HW 4.19 part b and d

(Polar molecules, Non-polar molecules, etc.)

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Anna De Schutter - 1A
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Joined: Wed Feb 21, 2018 3:01 am

HW 4.19 part b and d

Postby Anna De Schutter - 1A » Mon May 28, 2018 10:40 pm

Hi!

For the (CH3)2Be molecule, the shape is said to be tetrahedral around the carbon atoms in the solutions manual. Could I also say that the shape of the whole molecule is linear because we have Be in the middle and a CH3 on either side? Or would that be wrong?

Also, for the SnCl2 molecule, I drew the Sn in the middle with each Cl bound to it through a single bond. This gives each element a formal charge of 0, yet doesn't satisfy the octet rule for Sn. Another way to draw this molecule would be to put Sn in the middle with each Cl bound to it through a double bond. This would however give Sn a formal charge of -2 as well as an expanded octet and each Cl a formal charge of +1. Which molecule do we prefer, the one with the single bonds or the one with the double bonds?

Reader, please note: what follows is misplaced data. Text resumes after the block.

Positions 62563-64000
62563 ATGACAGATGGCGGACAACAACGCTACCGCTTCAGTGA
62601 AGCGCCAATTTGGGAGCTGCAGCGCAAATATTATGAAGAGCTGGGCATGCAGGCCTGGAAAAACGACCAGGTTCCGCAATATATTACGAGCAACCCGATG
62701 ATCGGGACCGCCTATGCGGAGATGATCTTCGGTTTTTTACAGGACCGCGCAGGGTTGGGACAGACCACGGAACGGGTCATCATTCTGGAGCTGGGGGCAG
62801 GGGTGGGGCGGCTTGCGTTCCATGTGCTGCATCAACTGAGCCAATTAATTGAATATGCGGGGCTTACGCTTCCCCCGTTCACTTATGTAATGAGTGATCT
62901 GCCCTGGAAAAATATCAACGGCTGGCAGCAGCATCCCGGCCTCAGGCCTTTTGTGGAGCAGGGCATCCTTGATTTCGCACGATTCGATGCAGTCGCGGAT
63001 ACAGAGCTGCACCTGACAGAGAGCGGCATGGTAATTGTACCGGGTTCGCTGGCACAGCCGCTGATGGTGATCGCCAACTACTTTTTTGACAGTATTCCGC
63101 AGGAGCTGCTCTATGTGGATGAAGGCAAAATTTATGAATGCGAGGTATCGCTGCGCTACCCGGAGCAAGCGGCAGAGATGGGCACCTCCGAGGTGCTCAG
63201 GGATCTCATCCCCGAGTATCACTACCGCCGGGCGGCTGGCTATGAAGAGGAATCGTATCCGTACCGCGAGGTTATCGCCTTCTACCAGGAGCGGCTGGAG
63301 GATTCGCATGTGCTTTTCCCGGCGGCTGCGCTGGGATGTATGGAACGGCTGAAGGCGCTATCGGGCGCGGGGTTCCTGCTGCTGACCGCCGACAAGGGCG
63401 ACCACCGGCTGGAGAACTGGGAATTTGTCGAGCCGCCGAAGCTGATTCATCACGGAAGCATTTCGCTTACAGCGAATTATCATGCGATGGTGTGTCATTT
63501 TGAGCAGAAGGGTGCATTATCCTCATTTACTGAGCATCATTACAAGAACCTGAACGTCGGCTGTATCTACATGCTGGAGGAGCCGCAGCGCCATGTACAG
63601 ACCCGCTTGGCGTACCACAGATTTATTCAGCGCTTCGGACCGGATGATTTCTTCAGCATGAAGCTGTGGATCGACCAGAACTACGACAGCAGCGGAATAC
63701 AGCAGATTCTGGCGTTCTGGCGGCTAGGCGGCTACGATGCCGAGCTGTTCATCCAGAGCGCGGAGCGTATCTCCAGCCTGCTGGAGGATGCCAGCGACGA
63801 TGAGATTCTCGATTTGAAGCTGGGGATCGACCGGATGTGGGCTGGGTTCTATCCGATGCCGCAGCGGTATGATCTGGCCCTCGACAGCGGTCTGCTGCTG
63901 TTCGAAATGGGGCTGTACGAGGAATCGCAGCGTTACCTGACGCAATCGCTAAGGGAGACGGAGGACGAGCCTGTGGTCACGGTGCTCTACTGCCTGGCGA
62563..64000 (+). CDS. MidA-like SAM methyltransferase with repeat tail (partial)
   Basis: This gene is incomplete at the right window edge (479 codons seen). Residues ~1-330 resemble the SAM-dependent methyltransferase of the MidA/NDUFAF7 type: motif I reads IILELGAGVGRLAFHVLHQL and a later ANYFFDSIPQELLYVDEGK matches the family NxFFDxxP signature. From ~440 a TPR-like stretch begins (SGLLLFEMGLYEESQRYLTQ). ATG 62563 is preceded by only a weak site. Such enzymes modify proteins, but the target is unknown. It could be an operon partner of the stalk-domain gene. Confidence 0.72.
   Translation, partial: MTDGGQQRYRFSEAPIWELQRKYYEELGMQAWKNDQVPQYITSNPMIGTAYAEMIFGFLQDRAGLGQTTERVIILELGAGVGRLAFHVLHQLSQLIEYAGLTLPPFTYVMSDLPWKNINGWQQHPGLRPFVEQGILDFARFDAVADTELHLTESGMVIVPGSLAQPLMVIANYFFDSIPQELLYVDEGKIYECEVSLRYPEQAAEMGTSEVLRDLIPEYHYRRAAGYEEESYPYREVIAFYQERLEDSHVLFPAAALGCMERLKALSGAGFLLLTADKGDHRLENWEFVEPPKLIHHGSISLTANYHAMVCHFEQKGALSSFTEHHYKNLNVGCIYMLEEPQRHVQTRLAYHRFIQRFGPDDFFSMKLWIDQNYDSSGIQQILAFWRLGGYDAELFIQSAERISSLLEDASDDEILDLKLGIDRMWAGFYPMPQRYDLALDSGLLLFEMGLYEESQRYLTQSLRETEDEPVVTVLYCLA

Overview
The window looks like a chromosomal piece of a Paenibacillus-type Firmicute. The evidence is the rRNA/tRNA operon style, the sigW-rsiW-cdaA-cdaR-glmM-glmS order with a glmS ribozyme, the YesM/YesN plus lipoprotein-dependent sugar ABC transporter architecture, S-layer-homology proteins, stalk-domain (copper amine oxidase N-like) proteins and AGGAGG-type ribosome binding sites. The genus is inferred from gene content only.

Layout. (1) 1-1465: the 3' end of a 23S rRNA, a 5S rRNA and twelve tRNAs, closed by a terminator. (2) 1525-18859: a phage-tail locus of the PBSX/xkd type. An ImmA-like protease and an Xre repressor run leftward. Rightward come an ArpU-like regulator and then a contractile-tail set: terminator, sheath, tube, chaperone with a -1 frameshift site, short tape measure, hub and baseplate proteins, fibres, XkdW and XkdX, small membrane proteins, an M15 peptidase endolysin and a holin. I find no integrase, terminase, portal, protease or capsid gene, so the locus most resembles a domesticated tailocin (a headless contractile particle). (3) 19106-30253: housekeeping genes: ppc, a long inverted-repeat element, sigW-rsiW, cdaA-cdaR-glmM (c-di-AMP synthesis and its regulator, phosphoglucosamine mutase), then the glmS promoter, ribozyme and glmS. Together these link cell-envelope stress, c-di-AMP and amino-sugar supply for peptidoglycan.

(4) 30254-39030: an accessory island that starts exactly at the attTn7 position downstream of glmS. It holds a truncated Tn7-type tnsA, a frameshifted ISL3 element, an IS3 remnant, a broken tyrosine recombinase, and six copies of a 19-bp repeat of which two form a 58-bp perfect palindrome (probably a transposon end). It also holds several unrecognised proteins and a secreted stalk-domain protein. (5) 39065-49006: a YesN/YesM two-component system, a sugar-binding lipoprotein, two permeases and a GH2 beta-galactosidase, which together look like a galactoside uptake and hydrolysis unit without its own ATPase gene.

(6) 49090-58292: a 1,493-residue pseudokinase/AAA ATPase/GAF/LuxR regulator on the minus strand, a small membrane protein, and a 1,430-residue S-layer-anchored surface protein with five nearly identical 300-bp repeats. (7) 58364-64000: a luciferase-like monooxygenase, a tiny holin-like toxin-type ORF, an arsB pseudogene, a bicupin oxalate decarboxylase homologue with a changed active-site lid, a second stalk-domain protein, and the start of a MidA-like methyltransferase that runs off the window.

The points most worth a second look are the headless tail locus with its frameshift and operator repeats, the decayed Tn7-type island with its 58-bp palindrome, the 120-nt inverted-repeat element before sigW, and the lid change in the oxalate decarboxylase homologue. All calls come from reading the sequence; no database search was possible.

Thank you!
Anna De Schutter - section 1A

Gianna Graziano 1A
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Joined: Wed Apr 04, 2018 3:00 am

Re: HW 4.19 part b and d

Postby Gianna Graziano 1A » Tue May 29, 2018 9:13 pm

Hi Anna,
b) That would be okay for the lewis structure, but not okay for the VSEPR model. Tetrahedral, with each angel at 109.5 degrees is the correct answer. This is the case because there are 3 bonds, and 0 LP.
d) In every case, you prefer the model that satisfies the octet rule. Formal charge would be ideal at its lowest, but without an octet the molecule would be quite unstable.

Kaleb Tesfaye 1I
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Re: HW 4.19 part b and d

Postby Kaleb Tesfaye 1I » Thu May 31, 2018 9:05 am

Hey Gianna
Can you clarify in what you meant when you said "0 LP"?
Also, how we do know which bonds to focus on when we do the VSEPR model. The CH3 molecule is tetrahedaral but the (CH3)2Be molecule is linear. Do we mention the shape and angle for both molecules?

Rebekah Kaufman 1L
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Re: HW 4.19 part b and d

Postby Rebekah Kaufman 1L » Thu May 31, 2018 9:55 am

0 LP means zero lone pairs


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